where l" /3" " are as defined in Figure 3, and K takes the value
2 and 3 for the corner and midside nodes respectively. Since the
integral involved in equation (24) is regular everywhere, this may
be evaluated by numerical quadrature.
(20)
K:mK~(K:mro),
Kn(K:mro)
,=1
J=1
L (F.mnCYmn + G.mn/3mn)
n=Om=O
N,
= '"
'" B(I) h (p(l)
L. L..J 'J q
J
'
1=1 J=1
where
(22)
P,
(a)
Figure 3 Definitions of l"
(b) midside nodes
274
/3,
(b)
and ,,{, for (a) corner nodes,
NUMERICAL EXAMPLES
0.4.,
Several numerical examples have been studied to illustrate the vahdity and accuracy of our hybrid integralequatIOn method Both
constant and quadratic isoparametric element idealisations were
adopted and compared with each other as well as with existing
numerical solutions based on a direct boundary integral (Garnson, 1978) and hybrid finite element formulations (Yue, Chen
and Mei, 1978). In the remainder of this section, the abbreviahons H.LE.M., D.B.I M. and H.F.E.M are used respectively to
stand for the hybrid integralequation method, direct boundary
Integral method and hybrid finite element method. A constant
and quadratic isoparametric element are referred to as C.E and
Q.E. respectively.
GARRET
<C
0.3
H.I.E.M.{Q.E.)
"
H.I.E.M.{C.E.)
YUEN
&CHAU
'"F
'"a.
......
~
"'
'+
I
Z
....
0.2
::E
t!:l
Circular Dock
::>
'"
....
'"
>
I
....>
:i 0.'
3.0
ka
ITTC SemiSubmersible
As an illustration of use of our H, I E M. for analysing the motion
of an ocean platform of complex geometry, the second example
concerns the semisubmersible, of which the principal partIculars are ,given in Figure 6 and Table 2 ThiS configuration used
In the ITTC comparative study consists of eight columns supported by two lowerhulls of rectangular sectIon In view of the
double symmetry of the geometry, only one quadrant of the flUid
regIOn bounded by the fictitious cylinder of radius 1 125 m has
been analysed with the boundary element IdeahsatlOns shown In
(a)
(b)
Figure 4 Mesh subdivisions of a circular dock for
(a) HIE M (C E ), (b) HIE M.(Q.E.)
CIrcular dock
Element
C.E.
Q.E.
Semisubmersible
C.E
QE
275
Number of elements
Nl
N2
N3
4
26
18
2
5
3
228
4 160
57
40
Number of nodes
NJ
NR NT
48
15
63
48
15
63
392
30 422
325
30 355
FIgure 7 and Table 1, and the far field eigenfunction representation truncated at N = 5 and M = 9. The bracing members were
taken into account only when the static restoring coefficients and
viscous drag forces were evaluated. Our H.I.E.M. results were
compared with existing numerical solutions based on D.B.I.M.
and H F E.M. as well as with model test results published by
Takagi et al. (1985). Only selected results are presented here for
the heave added mass and motion responses in each mode.
Value Unit
1.797 m
1.172 m
0.313 m
130.3 kg
0.273 m
o 04!? m
0.037 m
0.536 m
0.556 m
0.634 m
3.000 m
Plan
(a)
(b)
Figure 7 Mesh subdivisions of the semisubmersible for
(a) H.I.E.M.(C.E.), (b) H.I.E.M.(Q.E.) (Mesh subdivision for D.B.I.M.(C.E.) is the same as (a) except that
only the body surface is discretised in D.B.I.M.)
Forward elevation
Figure 6 Layout of the ~TTC semisubmersible (in metres)
276
Table 3, which were estimated from the DnV rule (DnV, 1981).
For other motions only results based on potential flow theory
are illustrated. Again, it can be observed that H.LE M. and
H.F.E.M. usmg Q.E. provide much closer results to the measured responses than D B LM. and H I E.M. based on C.E. idealisations Our H.I.E.M. results based on Q.E idealisations are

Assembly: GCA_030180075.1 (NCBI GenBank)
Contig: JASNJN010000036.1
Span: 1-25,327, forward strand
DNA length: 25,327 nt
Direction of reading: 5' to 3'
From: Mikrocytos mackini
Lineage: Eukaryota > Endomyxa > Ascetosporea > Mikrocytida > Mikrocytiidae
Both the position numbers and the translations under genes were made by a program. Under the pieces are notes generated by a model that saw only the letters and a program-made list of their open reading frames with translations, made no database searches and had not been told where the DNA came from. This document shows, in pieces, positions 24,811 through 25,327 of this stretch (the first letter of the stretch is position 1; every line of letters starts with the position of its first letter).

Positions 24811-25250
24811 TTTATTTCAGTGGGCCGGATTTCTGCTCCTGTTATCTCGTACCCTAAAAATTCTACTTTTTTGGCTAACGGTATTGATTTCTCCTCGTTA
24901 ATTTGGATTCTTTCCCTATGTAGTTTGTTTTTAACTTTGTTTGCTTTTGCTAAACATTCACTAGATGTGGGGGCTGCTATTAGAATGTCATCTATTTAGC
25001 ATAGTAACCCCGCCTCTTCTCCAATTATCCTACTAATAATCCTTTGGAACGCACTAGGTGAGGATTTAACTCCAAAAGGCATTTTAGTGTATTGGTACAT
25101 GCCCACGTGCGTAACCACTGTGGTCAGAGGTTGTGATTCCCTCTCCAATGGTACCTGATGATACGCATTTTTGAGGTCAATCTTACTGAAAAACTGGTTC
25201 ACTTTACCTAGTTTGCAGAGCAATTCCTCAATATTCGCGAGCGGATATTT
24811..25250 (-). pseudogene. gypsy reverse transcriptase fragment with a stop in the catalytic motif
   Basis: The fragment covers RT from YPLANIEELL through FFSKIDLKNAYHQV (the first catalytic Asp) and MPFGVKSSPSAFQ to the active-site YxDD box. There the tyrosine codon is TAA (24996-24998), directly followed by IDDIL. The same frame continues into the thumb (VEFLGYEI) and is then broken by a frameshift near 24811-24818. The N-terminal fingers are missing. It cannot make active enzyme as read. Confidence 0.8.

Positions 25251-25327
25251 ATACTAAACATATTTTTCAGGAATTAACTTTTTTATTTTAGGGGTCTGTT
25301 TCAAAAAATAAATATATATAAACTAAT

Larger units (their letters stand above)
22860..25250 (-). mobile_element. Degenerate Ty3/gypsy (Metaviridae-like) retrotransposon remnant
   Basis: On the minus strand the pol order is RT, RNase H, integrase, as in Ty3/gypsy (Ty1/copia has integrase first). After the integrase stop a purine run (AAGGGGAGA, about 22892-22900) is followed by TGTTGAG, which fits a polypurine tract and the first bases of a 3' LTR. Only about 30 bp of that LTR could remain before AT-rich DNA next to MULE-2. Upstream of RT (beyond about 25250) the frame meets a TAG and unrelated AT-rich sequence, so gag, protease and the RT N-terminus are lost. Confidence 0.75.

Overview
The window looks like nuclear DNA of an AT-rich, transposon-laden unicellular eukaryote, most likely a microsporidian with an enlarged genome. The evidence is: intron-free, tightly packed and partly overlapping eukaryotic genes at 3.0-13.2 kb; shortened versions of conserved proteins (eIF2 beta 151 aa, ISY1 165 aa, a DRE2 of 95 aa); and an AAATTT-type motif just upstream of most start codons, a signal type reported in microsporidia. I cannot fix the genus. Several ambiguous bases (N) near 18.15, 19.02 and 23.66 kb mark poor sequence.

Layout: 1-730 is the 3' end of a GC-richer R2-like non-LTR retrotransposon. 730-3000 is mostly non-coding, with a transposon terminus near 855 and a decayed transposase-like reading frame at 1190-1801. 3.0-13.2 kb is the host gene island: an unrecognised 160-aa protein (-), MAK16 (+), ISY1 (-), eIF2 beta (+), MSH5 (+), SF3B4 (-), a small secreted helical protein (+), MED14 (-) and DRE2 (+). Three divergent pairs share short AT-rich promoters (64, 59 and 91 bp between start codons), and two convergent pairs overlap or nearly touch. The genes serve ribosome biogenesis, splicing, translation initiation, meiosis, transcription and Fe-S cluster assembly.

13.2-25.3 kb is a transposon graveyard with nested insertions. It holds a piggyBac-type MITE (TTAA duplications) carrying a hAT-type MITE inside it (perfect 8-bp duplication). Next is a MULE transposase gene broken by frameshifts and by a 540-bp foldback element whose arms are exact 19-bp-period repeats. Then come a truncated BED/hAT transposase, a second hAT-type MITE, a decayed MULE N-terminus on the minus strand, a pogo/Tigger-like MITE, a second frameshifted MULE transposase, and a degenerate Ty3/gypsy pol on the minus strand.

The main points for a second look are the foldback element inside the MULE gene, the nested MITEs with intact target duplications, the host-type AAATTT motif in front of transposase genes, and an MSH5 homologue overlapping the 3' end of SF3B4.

seen to provide accurate predictions even for the heave response
near resonance, for which substantial discrepancies were observed
between predictions based on classical boundary integral formulations and the experimental data (Takagi et al., 1985).
CPU times were obtained on the FACOM M780/20 and VP200 at Nagoya UniversIty Computation Center. It is evident
that H.LE.M. offers a considerable saving of computer time over
D.B I.M. and H.F.E.M., especially when a wide range of frequencies must be studied.
Table 4 Comparison of CPU times
Method
DBIM(CE)*
HIEM(CE)*
HIEM(QE)*
HFEM(QE)**
To(s)
TF(S)
0.05
36.4
32.8
0.15
72.2
19.1
14.6
56.7
~,,
D. B.!. M. c. E.[!]
H.1.E.M.C.E.

O.B.!.M.C.E.
(!)
H.1.E.M.Q.E.
[!]
H.!.E.M.C.E.
*
H.F.E.M.Q.E.
(!)
H.!.E.M.Q.E.
EXPERIMENT
*
H.F. E. M. Q.E.
0
N
EXPERIMENT
.~
t>
a.
a:
''
'
):
L:
"'!
04..,r.,,i
C().8
2.4
1.6
3.2
4.0
04S~rr._,_r~,_,~
C().8
(sec)
(!)
*o
H.1.E.M.C.E.
H.!.E.M.Q.E.H.F.E.M.Q.E.EXPERIMENT

[!]
H.!.E.M.C.E.
(!)
H.!.E.M.Q.E.
,r',
lI(
H.F.E.M.Q.E.
EXPERIMENT
_
/",,/'
I
I
a:
,,/,,/'
'
a:
'
4.0
(sec)
~,,
D.B.1.M.C.E.[!]
3.2
2.4
1.6
I
I
I
,,/
, "L
I
I
'"o
04m~.r.~r_r'_'~
C().8
04~rr._,~_r,_,~
C().8
2.4
1.6
3.2
2.4
1.6
4.0
3.2
(sec)
(sec)
277
4.0
~
~
O.B. I.H.C.E.
[!]
H. I.E.H.C.E.
(!)
H.I.E.M.Q.E.
*
H.F.E.M.Q.E.
ACKNOWLEDGEMENT
The authors are grateful to Mr. Kimitoshl Sano of Nagoya University for his careful typing ,of this manuscript.
EXPERIMENT
a:
'"
...
~
REFERENCES
'"a
91.8
1.6
2.4
T [sec]
3.2
4.0
Garret, C.J R. (1971), "Wave Forces on a Circular Dock," Journal of Fluid Mechanics, Vol 46, Part 1, pp.129139.
D.S I.M.C.E.
[CJ
H. I.E.M.C.E.
(')
H.I.E.M.O.E.
*
Garrison, C J. (1978), "Hydrodynamic Loading of Large Offshore Structures ThreeDimensional Source Distribution
Methods," in Numerical Methods in Offshore Engineering,
Zlenkiewlcz, 0 C. et al (eds), Wiley, Chichester, Ch.3,
pp.87140.
H.F.E.M.O.E.
EXPERIMENT
2.4
T [sec]
3.2
4.0
CONCLUSION
ThiS work was motivated by the need to mvestIgate reliable and
economical numerical methods for predicting waveinduced dynamic responses of ocean platforms of complex geometry One
such method proposed herem IS the hybrid mtegralequatlOn
method involving the use of quadrattc Isoparametric surface elements The validity and accuracy of the proposed method were
confirmed by companng computed results With the analytical solution for the circular dock and the model test results for the
ITTC sermsubmerslble Comparison of our results With eXlstmg
numencal solutions mdIcated that the use of quadratiC isoparametrIC elements led to sigmficant Improvement of the accuracy
and effiCiency of the hybrId mtegralequatlOn method, compared
Yue, D K P, Chen, H.S. and Mel, C C (1978), "A Hybrid Element Method for Diffraction of Water Waves by ThreeDimensional Bodies," InternatJOnal Journal for Numerical
Methods In EngineerIng, Vol 12, pp 245266.
Yuen, M M F and Chau, F P (1987), "A HybrId Integral EquatIon Method for Wave Forces on ThreeDimenSIOnal Offshore Structures," Journal of Offshore MechanICS and Arctic EngIneenng, TransactJOns of the ASME, Vol 109, No 3,
pp.229236
278